A Question of Health: Is there any way of treating restless-legs syndrome?

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I have recently read about restless-legs syndrome, and I think that I must be suffering from it. I find it difficult to keep my legs still in bed at night. It doesn't worry me much, but my partner finds it incredibly irritating. Is there any way of treating it?

I have recently read about restless-legs syndrome, and I think that I must be suffering from it. I find it difficult to keep my legs still in bed at night. It doesn't worry me much, but my partner finds it incredibly irritating. Is there any way of treating it?

People with restless-legs syndrome experience uncomfortable sensations, usually in their legs. The only way to make those sensations go away is to move the legs; the symptoms are always worse when you are sitting or lying down. Caffeine and alcohol can make them worse. Some people with restless-legs syndrome are suffering from iron deficiency. For them, treatment with extra iron can have strong effects. There are a few drugs that have been used to treat the syndrome, but all of them have potential side-effects. A neurologist who is interested in movement disorders might be able to help you. The Restless Legs Syndrome Foundation has a comprehensive website at www.rls.org.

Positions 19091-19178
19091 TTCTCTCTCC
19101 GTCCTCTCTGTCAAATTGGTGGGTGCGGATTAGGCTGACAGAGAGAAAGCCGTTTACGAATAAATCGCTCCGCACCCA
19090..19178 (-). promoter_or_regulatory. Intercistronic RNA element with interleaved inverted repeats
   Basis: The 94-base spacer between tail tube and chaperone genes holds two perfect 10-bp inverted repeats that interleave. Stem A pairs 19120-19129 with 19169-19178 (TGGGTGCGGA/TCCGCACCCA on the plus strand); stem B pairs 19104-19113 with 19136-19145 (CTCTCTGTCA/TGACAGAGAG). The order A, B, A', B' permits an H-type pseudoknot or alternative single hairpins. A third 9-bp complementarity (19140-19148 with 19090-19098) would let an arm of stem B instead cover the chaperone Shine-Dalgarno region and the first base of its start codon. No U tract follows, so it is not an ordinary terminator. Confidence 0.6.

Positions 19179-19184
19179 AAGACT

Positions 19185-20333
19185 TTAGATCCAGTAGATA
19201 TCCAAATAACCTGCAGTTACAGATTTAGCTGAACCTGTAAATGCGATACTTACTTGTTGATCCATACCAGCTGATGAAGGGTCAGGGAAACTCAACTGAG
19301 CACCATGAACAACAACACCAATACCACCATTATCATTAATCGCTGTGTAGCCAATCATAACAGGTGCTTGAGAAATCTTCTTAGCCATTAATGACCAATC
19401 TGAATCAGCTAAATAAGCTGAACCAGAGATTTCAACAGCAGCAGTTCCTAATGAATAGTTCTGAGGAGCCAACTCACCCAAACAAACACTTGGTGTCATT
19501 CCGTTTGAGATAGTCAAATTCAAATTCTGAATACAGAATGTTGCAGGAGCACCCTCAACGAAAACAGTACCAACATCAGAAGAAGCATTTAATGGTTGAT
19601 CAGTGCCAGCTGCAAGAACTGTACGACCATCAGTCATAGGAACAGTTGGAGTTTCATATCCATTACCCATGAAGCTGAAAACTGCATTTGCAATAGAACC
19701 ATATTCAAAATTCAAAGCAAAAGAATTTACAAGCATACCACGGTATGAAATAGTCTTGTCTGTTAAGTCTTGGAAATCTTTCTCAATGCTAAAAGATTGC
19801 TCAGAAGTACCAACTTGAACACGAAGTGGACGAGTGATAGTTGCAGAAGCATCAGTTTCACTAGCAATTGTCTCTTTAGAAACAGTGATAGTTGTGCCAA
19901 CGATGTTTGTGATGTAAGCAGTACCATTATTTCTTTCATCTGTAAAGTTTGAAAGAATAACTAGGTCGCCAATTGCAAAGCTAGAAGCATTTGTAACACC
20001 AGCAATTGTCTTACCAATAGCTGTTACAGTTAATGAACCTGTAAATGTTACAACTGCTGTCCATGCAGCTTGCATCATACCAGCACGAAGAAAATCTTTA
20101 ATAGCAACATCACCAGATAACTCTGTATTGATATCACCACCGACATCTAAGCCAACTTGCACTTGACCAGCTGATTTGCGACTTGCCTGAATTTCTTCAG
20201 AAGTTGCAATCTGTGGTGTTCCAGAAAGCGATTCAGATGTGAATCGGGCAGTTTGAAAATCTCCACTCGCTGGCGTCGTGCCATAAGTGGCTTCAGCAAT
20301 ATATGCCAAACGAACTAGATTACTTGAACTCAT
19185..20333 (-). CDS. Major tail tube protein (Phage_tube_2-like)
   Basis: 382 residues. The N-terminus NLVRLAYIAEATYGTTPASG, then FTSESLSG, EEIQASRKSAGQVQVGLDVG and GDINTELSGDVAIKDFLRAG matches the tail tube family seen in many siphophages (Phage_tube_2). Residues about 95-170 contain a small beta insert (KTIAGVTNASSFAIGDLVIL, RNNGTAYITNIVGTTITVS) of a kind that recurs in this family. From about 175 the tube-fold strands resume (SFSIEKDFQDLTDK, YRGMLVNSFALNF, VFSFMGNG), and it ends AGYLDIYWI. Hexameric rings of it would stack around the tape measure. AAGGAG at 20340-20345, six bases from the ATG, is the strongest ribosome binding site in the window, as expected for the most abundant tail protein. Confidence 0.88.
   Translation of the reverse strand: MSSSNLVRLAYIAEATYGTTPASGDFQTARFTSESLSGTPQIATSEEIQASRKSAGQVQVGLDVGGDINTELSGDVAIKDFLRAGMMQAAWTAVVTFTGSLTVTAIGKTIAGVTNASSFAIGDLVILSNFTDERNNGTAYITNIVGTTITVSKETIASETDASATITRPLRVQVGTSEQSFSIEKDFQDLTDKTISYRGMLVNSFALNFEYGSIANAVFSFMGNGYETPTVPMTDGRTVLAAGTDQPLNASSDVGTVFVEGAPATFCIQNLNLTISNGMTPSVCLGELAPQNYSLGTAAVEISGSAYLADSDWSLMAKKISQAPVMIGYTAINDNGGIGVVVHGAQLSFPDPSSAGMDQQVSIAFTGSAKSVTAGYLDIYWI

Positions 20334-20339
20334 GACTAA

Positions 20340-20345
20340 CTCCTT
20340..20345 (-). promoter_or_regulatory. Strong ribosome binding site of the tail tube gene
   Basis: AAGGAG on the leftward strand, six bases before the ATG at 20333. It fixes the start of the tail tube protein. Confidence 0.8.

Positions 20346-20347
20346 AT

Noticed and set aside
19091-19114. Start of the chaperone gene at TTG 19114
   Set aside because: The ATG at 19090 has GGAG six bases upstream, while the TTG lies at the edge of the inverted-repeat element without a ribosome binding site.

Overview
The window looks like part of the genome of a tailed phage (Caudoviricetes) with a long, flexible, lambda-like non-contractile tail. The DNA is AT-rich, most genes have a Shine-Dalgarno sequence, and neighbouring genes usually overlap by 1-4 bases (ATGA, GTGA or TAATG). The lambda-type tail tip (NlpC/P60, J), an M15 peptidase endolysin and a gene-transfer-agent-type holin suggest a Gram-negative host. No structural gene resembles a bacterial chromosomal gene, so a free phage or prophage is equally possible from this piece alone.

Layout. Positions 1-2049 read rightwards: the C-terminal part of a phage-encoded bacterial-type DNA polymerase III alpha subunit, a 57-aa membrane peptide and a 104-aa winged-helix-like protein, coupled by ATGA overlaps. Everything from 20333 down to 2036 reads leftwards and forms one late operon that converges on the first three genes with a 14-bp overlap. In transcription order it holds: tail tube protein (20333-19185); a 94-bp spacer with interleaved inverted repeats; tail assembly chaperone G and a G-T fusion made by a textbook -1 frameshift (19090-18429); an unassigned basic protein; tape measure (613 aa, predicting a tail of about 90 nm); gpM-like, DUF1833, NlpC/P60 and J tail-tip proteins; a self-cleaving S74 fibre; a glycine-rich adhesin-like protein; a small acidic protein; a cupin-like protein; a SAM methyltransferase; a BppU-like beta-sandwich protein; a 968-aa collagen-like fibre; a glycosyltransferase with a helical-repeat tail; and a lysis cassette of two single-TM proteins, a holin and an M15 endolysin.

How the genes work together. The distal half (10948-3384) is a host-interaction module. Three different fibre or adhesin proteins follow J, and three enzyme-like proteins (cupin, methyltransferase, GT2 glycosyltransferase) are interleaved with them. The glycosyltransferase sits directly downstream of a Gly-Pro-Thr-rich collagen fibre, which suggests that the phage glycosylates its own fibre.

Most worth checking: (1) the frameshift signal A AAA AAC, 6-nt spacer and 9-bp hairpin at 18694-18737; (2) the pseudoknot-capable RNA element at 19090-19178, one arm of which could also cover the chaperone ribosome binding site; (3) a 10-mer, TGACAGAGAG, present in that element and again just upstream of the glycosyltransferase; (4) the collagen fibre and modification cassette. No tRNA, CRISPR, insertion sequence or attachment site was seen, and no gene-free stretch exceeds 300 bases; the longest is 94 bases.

Occasionally I am seized by cramps in my feet or calf muscles. When the cramp is particularly vicious, the muscle goes on aching for a couple of days. It usually happens at night in bed, but has been known to strike at other times in the day. Are there any preventative measures I can take? I am in my fifties, in full-time work (much of it at a computer) and busy at home with a family.

Cramps are mysterious, and they are also very common. At least 70 per cent of "elderly" people are said to suffer from them, and no one really knows what causes them. There is one preventative treatment that has been shown to be partially effective. Try taking quinine sulphate tablets (200 or 300mg) once a day. This is likely to reduce the number of cramps that you suffer. Take it for at least four weeks to make sure it has its maximum effect. You are unlikely to suffer any side-effects, but a small number of people do get tinnitus when they take quinine.

Please send your questions to A Question of Health, 'The Independent', Independent House, 191 Marsh Wall, London E14 9RS; fax 020-7005 2182 or e-mail to health@independent. co.uk. Dr Kavalier regrets that he is unable to respond personally to questions

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